The Royal College of Physicians building, next to Regent’s Park, was designed by Denys Lasdun, opened in 1964 as the 5th home of the RCP since foundation in 1518, and represented a leap forward from previous buildings. The site marks an intersection of an almost straight line between Sherlock Holmes’ 221B Baker street address, and William R Gowers’ birthplace in Mare Street, Hackney.
One of many events to mark 500 years of the RCP, David Nicholl (Birmingham) organised this event which took place on the 20th March 2018 (what would be Gowers’ 173rd birthday) jointly with the Association of British Neurologists. Speakers were asked to reflect on neurology past, present and future, with an eye on what would have been in the times of Sherlock Holmes and what could be in a near-future time of physician Dr Gregory House M.D. (portrayed by Hugh Laurie in the US television series created by David Shore). I enjoyed this meeting in its entirety which took a broad historical eye at progress in neurology, with discussion of the art of clinical information gathering, examination and reasoning, and also the impact of three major areas: neuroimmunology, neurogenetics and brain imaging. The meeting opened with two plenary lectures by Andrew Lees and Angela Vincent.
“Eliminate the impossible, and whatever remains must be the truth” (Arthur Conan Doyle, The Sign of Four, 1890).
Andrew Lees (UCL) opened the meeting with William Gowers’ legacy in clinical method, and drew comparisons with Arthur Conan Doyle’s Sherlock Holmes. Advised to read The Complete Works of Sherlock Holmes by William Gooddy, Lees realised later that this was his introduction to the method of William Gowers. Edinburgh-born Conan Doyle was inspired by Joseph Bell, completed his MD in tabes dorsalis, and was likely to have attended some of Gowers’ lectures in London. Beyond his 1886 Manual of Diseases of the Nervous System, many lectures from Gowers are available still via the British Medical Journal on-line, transcribed by his students in shorthand. Lees reminded us how Gowers and Conan Doyle both teach us to develop our skills of observation (become an expert on cigarette ash, sleeves, ears, the art of seeing what others cannot see), put prejudices aside, and hone abductive reasoning (reasoning backwards from the end point of a crime scene, or clinical scenario). Only through practising this method can neurologists learn to recognise diagnoses hidden in plain sight, and not fall in error through use of pattern recognition or algorithmic thinking. Perhaps 10 or 20 thousand hours of training on the wards and in the clinics seeing patients are needed to develop this skill and to spot ‘black swans’.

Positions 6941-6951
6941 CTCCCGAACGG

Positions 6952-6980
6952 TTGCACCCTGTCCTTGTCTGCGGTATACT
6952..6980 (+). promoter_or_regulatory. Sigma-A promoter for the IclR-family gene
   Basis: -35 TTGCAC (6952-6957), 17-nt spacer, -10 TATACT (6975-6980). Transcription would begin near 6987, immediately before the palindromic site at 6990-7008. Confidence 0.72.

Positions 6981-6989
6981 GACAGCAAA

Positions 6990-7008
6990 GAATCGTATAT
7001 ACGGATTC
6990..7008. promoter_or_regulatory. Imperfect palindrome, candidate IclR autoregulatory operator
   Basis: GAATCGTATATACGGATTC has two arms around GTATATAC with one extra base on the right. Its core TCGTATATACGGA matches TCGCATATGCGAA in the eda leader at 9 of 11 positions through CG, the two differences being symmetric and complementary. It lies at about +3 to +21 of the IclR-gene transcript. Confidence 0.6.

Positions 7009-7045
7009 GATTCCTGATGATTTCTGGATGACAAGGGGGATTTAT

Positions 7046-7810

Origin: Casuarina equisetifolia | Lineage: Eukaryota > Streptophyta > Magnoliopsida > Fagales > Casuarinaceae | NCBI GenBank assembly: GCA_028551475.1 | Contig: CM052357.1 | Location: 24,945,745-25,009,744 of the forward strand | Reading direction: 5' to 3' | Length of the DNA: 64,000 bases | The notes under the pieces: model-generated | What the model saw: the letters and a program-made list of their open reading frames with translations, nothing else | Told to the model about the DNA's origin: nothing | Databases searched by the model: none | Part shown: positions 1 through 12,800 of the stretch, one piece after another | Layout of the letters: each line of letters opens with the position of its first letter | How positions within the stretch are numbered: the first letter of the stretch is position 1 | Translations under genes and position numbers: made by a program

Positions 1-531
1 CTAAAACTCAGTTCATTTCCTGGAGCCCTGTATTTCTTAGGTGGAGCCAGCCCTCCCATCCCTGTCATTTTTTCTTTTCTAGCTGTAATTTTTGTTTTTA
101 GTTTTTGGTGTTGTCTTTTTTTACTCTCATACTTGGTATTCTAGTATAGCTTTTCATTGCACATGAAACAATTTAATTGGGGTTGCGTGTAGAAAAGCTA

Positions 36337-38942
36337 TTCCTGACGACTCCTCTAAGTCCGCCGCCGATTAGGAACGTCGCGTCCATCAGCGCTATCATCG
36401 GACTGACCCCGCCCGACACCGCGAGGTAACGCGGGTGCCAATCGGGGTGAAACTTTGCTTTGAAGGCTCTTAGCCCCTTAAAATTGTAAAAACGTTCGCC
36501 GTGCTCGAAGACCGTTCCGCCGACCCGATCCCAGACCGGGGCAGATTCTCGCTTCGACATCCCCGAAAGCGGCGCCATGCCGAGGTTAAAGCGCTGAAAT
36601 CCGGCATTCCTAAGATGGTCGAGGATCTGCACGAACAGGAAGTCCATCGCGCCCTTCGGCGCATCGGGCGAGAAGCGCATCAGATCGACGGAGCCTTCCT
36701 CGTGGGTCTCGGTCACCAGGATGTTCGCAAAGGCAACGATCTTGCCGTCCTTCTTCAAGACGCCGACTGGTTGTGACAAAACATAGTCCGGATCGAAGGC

Angela Vincent (Oxford) provided a historical tour of neuroimmunology, and in particular the story of myasthenia gravis from Thomas Willis’s description in De Anime Brotorum (1672) to contributions by Simpson, Chang and Lee, and working with her own mentor Ricardo Miledi (1927-2017) when her own academic life and contributions began. This talk covered publishing scoops in the 1970s, a long working partnership with colleague John Newsom Davies (1932-2007), innovations with plasma exchange, genetic and autoimmune seronegative myasthenia gravis, to recent insights from IgG1 and IgG4 antibody subtypes across a range of diseases. Highlighting the immunological contributions of Paul Ehrlich (Nobel prize 1908 shared with Mechnikov), including prediction of magic bullet therapies and studies of maternal autoantibody transfer (though Ehrlich had discounted the possibility of autoimmunity), Vincent discussed her own work on arthrogryposis with Leslie Jacobson, and maternal transfer of caspr2 autoantibodies with Ester Coutinho most recently. Vincent then described her approach to antibody mediated central nervous system diseases, where one neuroimmunology methodology which has stood the test of time has been application of the Witebsky modified-Koch’s postulates (latest iteration: Rose and Bona 1993). Finally Vincent speculated on a near-future in which House M.D. in the emergency room would use point-of-care rapid antibody assays allowing immediate prescription of plasma cell bespoke therapies.